Alexei V. Milkov, Colorado School of Mines, Golden, Colorado, USA: Secondary microbial gas: characteristics, worldwide distribution and significance
|Dato||tir 09 maj|
|Tid||14:15 — 15:15|
|Sted||Geoscience auditorium, 1671-137|
Secondary microbial gas: characteristics, worldwide distribution and significance
Alexei V. Milkov Colorado School of Mines, Golden, Colorado, USA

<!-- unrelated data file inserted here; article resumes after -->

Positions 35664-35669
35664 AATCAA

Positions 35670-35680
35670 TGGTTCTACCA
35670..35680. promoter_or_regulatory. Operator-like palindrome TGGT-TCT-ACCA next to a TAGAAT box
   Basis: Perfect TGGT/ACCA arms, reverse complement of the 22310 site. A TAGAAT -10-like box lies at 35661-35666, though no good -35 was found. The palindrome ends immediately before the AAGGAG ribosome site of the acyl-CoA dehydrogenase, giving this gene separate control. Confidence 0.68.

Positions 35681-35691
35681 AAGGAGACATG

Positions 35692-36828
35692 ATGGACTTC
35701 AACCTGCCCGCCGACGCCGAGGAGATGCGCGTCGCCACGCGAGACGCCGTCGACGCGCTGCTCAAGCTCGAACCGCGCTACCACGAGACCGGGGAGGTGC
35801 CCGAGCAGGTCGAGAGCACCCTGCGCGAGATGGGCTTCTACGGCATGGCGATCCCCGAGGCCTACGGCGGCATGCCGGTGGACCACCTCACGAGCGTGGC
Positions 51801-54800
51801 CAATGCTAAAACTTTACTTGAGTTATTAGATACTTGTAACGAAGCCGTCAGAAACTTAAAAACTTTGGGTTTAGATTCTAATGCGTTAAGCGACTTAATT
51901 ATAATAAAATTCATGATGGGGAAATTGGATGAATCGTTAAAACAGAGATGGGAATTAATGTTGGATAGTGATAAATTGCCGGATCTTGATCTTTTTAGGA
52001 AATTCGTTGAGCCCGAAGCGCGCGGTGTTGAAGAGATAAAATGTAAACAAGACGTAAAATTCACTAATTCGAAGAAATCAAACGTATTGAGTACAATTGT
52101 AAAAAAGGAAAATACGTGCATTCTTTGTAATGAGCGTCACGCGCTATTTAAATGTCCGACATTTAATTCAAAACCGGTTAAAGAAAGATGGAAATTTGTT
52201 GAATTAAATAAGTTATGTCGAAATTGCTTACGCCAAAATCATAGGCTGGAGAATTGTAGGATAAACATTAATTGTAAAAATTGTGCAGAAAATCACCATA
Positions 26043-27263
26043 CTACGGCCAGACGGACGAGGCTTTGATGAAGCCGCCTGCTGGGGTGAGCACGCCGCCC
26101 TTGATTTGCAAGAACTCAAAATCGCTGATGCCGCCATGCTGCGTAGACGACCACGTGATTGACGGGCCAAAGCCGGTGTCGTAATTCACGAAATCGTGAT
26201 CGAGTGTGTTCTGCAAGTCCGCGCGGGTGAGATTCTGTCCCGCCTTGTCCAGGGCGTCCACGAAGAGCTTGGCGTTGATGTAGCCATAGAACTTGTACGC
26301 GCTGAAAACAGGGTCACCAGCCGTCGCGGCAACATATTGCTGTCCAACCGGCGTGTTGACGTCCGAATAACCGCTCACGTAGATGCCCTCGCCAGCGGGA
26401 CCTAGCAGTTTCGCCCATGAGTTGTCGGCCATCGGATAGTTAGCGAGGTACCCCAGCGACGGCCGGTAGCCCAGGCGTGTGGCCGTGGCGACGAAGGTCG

Distribution and scale of methanogenic biodegradation in the world’s petroleum accumulations and the significance of its terminal product, secondary microbial methane, in the global gas endowment and carbon cycle are largely unknown. I will discuss geological and geochemical criteria to recognize secondary microbial methane in petroleum reservoirs. These include the presence of biodegraded oil (as pools, legs or shows) in the reservoir or down-dip, the relatively dry (i.e., methane-dominated) gas containing methane with δ13C values between -55‰ and -35‰ and, most importantly, CO2 with δ13C > +2‰. Based on these criteria, the presence of secondary microbial methane is identified in numerous sedimentary basins around the world. Secondary microbial methane may account for ~5–11% of the global conventional recoverable gas endowment and appears more abundant than primary microbial gas (~3–4% of the global gas endowment). Most of the generated secondary microbial methane probably is aerobically and anaerobically oxidized to CO2 in the overburden above petroleum reservoirs. However, some secondary microbial methane may escape from shallow reservoirs into the atmosphere and affect present and past global climate.